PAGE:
Delay sought on pumping station

City may extend deadline to decide where facility will be constructed

August 06, 2004|By Scott Waldman | Scott Waldman,SUN STAFF

Reacting to community protests, city officials are considering extending the deadline for selecting a site for a proposed wastewater pumping station in Wyman Park.

During a sometimes heated meeting at City Hall that lasted more than two hours yesterday, community groups asked for an extension of the Aug. 31 site selection deadline. City officials said they would consider the request.

The city wants to build the pumping station on one of seven sites under consideration along Stony Run. The 10,000- square-foot pumping station would help cut the amount of wastewater that flows into the Jones Falls during storms, city officials say.

In planning for the pumping station, the city has tried to accommodate the wishes of residents affected by the change as much as possible, said Robert H. Murrow, a Department of Public Works spokesman.

"Understandably, they're concerned, but we're trying our best to make this as unintrusive as possible," Murrow said.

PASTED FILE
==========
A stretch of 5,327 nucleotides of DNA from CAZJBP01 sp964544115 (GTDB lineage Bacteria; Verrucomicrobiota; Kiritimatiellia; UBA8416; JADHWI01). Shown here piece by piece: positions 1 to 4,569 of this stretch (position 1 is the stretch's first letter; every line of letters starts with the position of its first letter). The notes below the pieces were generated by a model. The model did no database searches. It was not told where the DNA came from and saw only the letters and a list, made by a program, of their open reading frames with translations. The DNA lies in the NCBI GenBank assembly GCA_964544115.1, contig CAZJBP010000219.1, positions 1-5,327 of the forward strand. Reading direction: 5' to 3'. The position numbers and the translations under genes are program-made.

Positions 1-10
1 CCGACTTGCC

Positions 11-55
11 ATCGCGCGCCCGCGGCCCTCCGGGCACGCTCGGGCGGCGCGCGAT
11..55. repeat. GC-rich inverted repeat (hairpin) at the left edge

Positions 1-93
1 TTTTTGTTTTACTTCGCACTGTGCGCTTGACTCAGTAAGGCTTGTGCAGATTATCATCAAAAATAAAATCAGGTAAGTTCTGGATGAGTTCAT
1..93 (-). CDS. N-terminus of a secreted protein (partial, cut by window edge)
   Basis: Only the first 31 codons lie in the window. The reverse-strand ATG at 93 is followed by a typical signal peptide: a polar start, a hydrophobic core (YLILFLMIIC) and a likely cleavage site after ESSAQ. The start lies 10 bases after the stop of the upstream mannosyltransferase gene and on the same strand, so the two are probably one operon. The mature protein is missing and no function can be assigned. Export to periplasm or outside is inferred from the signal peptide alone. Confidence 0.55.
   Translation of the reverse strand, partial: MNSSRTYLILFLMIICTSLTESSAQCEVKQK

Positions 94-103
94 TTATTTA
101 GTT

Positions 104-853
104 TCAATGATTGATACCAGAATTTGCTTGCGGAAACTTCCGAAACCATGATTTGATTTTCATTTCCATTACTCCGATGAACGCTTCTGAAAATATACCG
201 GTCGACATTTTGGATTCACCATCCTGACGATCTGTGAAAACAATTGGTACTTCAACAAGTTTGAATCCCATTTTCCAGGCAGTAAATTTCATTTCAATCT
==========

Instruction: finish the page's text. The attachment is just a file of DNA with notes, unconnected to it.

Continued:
The project, which would also include repair or replacement of existing sewer pipes, is part of a $900 million sewer system upgrade, Murrow said.

During yesterday's meeting, the plan for the pumping station drew denunciations from residents of neighborhoods near the park.

"We don't want Wyman Park to be torn up so we can put a stinking pumping station there," said Dennis Byrne, who lives in Wyman Park.

Kathleen Talty, a community organizer, said the city has not sought input from people who might be affected by the project.

"It's a one-way exchange of information," she said.

Citing the possibility of noxious odors, noise and an ugly building spoiling the park's beauty, opponents of the pumping station predicted that it would mean a decline in their quality of life and in the values of their homes.

"There are other options to explore," said Talty. "We don't know all of them because we haven't had enough information."

Some of the alternatives proposed by the group include putting in parallel sewer lines and choosing an alternative location, such as an industrial area.

Some city residents, such as Mary Pat Clarke, the Democratic City Council nominee for the new 14th District, are fearful that Baltimore could lose valuable park space.

"We have almost no parkland left over there," Clarke said.

City Council President Sheila Dixon said she hopes the city and the community can work to achieve a "win-win" situation.

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